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How I (sort of) learnt Mandarin in 5 hours

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Being locked in a room for five hours on the 17th floor of The News Building in London Bridge, and with an eccentric Mandarin teacher, is not how I imagined I would spend my summer holidays... and, yet, it is the most compelling experience I have had in a very long time.

Paul Noble is the aforementioned eccentric, nothing like the intimidating professor I expected to meet. In fact, Paul is more of a cynical hippie, channelling the personality of a whimsical old man. As soon as I arrive in the meeting room, Paul searches for bread and milk to make toast and tea and peers down at his brick-sized Nokia. Paul’s charming, genteel wife Kai-Ti giggles, telling him to stop being so frivolous.

Credit: Niketh Vellanki on Unsplash

Paul's quirkiness is out of the ordinary, but, applied to his teaching methods, it illuminates his passion for all things related to languages. He truly believes in his style of teaching, which throws old-style grammar out the window and replaces it with a light-hearted, practical approach which is much more captivating.

With help from his wife Kai-Ti, a native speaker, Paul has spent the last seven years developing a simple but logical Mandarin Chinese course. The aim: to teach anyone and everyone to speak Mandarin Chinese in the way it is truly spoken.

It is a huge goal, and I am determined to find out if Paul's method really works by attending his one-day taster course.

We start by learning the basics: simple sentences designed to lay down the building blocks of Mandarin. As a languages student, I hope that I might have an advantage over other students - a headstart, as it were.

However, Paul stops that idea in its tracks when he says, “Don’t remember anything. Just forget what I am teaching you”.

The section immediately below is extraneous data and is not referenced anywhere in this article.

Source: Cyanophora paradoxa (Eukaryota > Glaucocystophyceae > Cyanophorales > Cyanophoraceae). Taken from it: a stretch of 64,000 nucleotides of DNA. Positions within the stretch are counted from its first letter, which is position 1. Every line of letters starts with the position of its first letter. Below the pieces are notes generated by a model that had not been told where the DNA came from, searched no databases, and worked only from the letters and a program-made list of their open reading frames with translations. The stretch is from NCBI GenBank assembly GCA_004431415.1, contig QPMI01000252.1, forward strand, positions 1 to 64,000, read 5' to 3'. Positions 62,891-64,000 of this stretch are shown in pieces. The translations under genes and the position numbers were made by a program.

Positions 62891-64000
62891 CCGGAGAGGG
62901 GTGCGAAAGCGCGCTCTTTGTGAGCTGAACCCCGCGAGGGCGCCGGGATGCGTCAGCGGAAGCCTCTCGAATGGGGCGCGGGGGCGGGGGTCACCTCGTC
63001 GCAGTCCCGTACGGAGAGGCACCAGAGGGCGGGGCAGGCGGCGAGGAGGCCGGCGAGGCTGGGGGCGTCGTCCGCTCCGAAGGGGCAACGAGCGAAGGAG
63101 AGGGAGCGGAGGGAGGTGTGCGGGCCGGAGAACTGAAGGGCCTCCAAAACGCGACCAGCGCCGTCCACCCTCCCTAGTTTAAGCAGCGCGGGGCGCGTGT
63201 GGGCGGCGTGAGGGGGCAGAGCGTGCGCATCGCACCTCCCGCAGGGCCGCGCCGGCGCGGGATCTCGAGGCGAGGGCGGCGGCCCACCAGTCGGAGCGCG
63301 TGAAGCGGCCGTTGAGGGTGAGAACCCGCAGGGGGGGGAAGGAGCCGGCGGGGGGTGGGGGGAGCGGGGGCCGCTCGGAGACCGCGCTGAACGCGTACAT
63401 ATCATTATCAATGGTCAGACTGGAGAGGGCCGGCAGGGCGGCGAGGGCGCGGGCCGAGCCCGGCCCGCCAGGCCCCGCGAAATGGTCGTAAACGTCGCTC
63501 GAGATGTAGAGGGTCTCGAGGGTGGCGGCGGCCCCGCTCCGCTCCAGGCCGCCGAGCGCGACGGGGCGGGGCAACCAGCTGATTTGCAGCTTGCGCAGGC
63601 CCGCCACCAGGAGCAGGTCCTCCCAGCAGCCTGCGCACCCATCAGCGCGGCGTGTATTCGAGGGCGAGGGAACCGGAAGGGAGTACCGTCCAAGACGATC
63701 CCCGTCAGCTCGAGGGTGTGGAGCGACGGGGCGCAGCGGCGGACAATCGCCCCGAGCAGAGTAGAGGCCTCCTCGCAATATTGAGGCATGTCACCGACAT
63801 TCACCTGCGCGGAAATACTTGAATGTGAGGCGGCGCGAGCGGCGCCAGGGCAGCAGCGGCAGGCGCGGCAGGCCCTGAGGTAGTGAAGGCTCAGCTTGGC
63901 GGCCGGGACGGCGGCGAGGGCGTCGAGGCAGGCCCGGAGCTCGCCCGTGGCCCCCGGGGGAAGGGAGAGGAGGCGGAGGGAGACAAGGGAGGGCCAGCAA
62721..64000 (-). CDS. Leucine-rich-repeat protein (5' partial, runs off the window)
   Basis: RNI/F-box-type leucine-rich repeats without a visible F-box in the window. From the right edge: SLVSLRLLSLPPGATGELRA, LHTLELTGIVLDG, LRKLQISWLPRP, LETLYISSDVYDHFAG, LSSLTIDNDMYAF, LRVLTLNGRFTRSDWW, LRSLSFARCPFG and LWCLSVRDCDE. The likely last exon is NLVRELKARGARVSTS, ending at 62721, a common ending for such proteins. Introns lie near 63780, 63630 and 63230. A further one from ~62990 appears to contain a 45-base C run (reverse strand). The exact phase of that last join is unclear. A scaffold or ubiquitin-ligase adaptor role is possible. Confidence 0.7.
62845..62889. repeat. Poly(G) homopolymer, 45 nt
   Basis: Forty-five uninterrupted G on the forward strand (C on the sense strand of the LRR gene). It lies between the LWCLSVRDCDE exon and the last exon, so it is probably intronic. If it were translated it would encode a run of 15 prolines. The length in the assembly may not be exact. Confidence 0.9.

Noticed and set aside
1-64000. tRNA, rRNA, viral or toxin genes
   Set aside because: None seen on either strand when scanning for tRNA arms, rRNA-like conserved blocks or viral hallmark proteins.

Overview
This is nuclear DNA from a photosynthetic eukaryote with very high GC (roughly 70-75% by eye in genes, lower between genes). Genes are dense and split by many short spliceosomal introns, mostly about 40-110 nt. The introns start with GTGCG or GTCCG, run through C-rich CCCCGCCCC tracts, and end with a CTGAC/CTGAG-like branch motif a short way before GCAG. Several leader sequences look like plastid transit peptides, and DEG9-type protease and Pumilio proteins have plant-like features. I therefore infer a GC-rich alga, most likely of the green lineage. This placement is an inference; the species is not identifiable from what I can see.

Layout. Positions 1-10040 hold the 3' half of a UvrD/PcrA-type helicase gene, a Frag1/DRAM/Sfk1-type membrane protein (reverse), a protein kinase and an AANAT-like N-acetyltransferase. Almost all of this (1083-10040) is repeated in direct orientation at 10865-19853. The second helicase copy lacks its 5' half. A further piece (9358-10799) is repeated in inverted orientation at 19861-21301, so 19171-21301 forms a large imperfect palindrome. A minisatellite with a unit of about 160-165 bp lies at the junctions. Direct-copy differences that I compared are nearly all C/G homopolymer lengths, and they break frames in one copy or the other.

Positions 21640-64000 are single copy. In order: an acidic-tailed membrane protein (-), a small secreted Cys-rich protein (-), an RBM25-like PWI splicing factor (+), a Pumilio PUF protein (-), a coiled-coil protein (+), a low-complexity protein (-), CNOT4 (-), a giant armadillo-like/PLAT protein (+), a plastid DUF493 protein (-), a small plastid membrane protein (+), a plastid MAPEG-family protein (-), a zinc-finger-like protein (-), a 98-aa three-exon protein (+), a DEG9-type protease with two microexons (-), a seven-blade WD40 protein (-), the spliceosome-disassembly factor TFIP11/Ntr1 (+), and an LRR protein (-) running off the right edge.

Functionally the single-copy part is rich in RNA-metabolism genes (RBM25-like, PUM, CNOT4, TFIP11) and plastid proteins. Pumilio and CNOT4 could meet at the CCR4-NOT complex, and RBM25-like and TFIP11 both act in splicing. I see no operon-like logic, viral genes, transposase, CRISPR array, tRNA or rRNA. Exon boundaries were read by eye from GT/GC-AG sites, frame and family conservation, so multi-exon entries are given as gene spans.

What? Most of my academic experience has been occupied by memorising endless lists of vocabulary and verb endings, so this statement goes against all my instincts.

Paul manoeuvres around my desire to memorise things by constantly distracting me with different conversations. We discuss language teaching in the British school system. We discuss foreign cities. We even discuss current affairs. Every topic is covered with ease and charisma despite Paul's sardonic humour.

Mandarin is a notoriously difficult language to master. The language is tonal, meaning that words may appear to be the same, but depending upon the inflection they could mean “buy” or “sell”, for instance. There is huge potential for confusion. With this in mind, I find the assurance that Paul would have me chatting in Mandarin after only a couple hours ridiculous. It sounds impossible.

Nevertheless, Paul’s method begins to work. He is softly spoken and endlessly patient, presenting me with new words and constructions in a manageable way. Kai-Ti repeats phrases back to me, enabling me to listen to the melodic tones of the sentences as they are spoken natively. Paul’s building blocks combined with Kai-Ti musical tones are helping to improve my Mandarin skills at a rapid rate without me realising it.

We don't use technical words because Paul believes the notion is pointless. “I look at grammar books and I know the content. I can teach the content, but the books make no sense”, he says. "You reduce the nouns you are forced to learn to enhance your basic understanding of how the language works, an ability that allows you to build and build."

I have a long way to go to complete my education in Mandarin Chinese, having only spent five hours with Paul. However, I already feel confident enough to order in a restaurant and I can speak in the first, second, and third person, about doing various activities, and I can handle these sentences in the past, present, and future tense. This in itself is a miracle. I have reached a stage that many people cannot dream to achieve within three years of learning German at a school. Moreover, Paul has made learning Mandarin fun and accessible.

I no longer view Mandarin as an unreachable language but instead a language that I fully believe I can learn to speak and enjoy.

Paul Noble’s ‘Learn Mandarin Chinese’ Complete Course is available on 4th October and is published by Harper Collins.

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